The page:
M&S shares jump to six-year high after profits surge

Profits at Marks & Spencer increase almost 60%, leaving it in “strongest financial health since 1997”. A good time to invest?

M&S logo LONDON,ENGLAND
(Image credit: Getty Images)

While M&S has not always been a top stock for investors, its latest profit spike suggest it could be making a comeback.

Profits at Marks & Spencer have surged almost 60% but the retailer says it will continue to cut costs in order to “reshape” the company.

The group said underlying pre-tax profits had jumped to £716.4m for the year to March 30, with food sales rising by 13% over the same period. The company added that it ended the year in “the strongest financial health since 1997”.

Subscribe to MoneyWeek

Subscribe to MoneyWeek today and get your first six magazine issues absolutely FREE

Get 6 issues free
https://cdn.mos.cms.futurecdn.net/flexiimages/mw70aro6gl1676370748.jpg

Sign up to Money Morning

Don't miss the latest investment and personal finances news, market analysis, plus money-saving tips with our free twice-daily newsletter

Don't miss the latest investment and personal finances news, market analysis, plus money-saving tips with our free twice-daily newsletter

Sign up

The profit rise comes after Marks & Spencer returned to the FTSE 100 index of Britain's biggest listed companies for the first time in four years in August last year after a sharp increase in its share price. M&S was one of the FTSE 100’s founding members.

The company’s share price rose to a six-year high on the back of Wednesday’s results. Stuart Machin, chief executive of M&S, said: “We are becoming more relevant, to more people, more of the time.”

He added that two years into its plan to “reshape for growth” the company had seen the beginnings of a new M&S. “Food and clothing and home grew volume and value share ahead of the market, and sales increased across stores and online. Both businesses have now delivered 12 consecutive quarters of sales growth and this trading momentum gives us wind in our sails, and confidence that our plan is working,” Machin said.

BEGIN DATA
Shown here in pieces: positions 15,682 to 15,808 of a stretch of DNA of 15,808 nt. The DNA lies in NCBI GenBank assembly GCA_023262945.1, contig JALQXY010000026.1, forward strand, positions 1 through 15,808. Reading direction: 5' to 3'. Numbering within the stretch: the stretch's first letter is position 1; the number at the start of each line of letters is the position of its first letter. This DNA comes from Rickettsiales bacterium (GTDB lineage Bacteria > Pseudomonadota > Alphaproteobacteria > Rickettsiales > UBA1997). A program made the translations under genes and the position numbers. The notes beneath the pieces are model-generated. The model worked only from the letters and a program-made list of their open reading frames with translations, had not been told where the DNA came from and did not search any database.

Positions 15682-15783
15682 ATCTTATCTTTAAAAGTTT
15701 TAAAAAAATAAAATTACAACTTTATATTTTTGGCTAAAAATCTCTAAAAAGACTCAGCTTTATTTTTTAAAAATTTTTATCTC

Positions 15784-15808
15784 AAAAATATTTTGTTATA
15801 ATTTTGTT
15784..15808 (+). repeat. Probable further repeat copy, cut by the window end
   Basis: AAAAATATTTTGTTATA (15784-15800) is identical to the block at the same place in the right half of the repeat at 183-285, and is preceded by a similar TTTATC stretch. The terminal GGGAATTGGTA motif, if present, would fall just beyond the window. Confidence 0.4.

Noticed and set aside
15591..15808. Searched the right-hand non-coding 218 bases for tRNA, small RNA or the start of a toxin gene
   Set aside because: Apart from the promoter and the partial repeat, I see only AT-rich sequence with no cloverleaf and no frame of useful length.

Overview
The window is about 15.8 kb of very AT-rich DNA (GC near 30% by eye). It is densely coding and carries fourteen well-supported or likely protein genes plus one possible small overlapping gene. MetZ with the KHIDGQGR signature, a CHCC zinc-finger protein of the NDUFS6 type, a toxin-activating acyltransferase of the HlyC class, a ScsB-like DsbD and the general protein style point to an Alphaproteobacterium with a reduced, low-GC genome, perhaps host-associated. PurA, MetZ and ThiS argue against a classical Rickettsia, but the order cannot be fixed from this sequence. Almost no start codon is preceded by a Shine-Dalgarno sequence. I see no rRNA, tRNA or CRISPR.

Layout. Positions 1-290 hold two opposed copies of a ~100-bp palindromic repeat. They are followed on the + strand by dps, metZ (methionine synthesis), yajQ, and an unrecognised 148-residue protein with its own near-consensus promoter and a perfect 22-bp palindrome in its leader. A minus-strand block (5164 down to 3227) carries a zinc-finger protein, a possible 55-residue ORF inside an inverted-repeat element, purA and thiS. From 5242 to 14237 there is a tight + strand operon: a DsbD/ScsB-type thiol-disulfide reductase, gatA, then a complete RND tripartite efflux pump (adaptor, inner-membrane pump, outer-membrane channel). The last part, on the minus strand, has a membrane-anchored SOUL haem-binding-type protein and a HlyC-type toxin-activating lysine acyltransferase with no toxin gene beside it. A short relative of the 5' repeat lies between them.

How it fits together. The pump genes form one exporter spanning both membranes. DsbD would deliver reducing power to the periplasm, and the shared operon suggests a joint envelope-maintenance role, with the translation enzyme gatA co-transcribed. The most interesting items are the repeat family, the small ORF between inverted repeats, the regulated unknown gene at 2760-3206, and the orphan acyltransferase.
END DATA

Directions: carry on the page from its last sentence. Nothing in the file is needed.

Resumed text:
M&S on a cost-cutting drive

The retailer said it was also raising its cost-cutting target by another £100m to £500m by 2027-28 as it looks to offset rising staff wages. "With continuing cost headwinds, notably from investment in colleague pay, the structural cost programme is critical to our profit progression," the company said.

M&S has come a long way from the depths of the pandemic, when it cut its coveted dividend and had to renegotiate its overdraft facility with banks to give it more breathing space. In some respects, the pandemic was a wake-up call. While M&S had to close its larger stores selling so-called non-essentials, such as clothing and homewares, it was allowed to keep its food halls open to the public. Meanwhile, sales of non-essentials online boomed.

It has doubled down on its higher-end food offering, betting that consumers will pay extra for high-quality food while also investing in its clothing. Rather than taking its market share for granted or flailing about trying to capture part of the next big trend, it has reinforced its market share in areas in which it is well established, such as food, clothing and physical stores.

Pre-Christmas shopping boom

The strategy is certainly paying off. Despite all the talk of economic hardship, recession and a cost-of-living crisis, 22 December 2023 was the firm's best pre-Christmas food shopping day in its 140-year history.

In its results published on Wednesday morning the group added that profitability at its Ocado Retail joint venture was "well below” the expectations of the original business plan but that it was working closely with Ocado to "reset the business".

Machin said: “It has been a good year, and I would like to thank all of our colleagues for their hard work and commitment. However, there remains much work to do and that’s a good thing as every challenge is an opportunity for growth.”

Chris Newlands

Chris is a journalist, editor and writer, having previously been an editor and journalist at the Financial Times and the business and money editor at The i Newspaper. He is also the author of the Virgin Money Maker, the personal finance guide published by Virgin Books, and has written for the BBC, The Wall Street Journal, The Independent, South China Morning Post, TimeOut, Barron's and The Guardian. He is a graduate in Economics.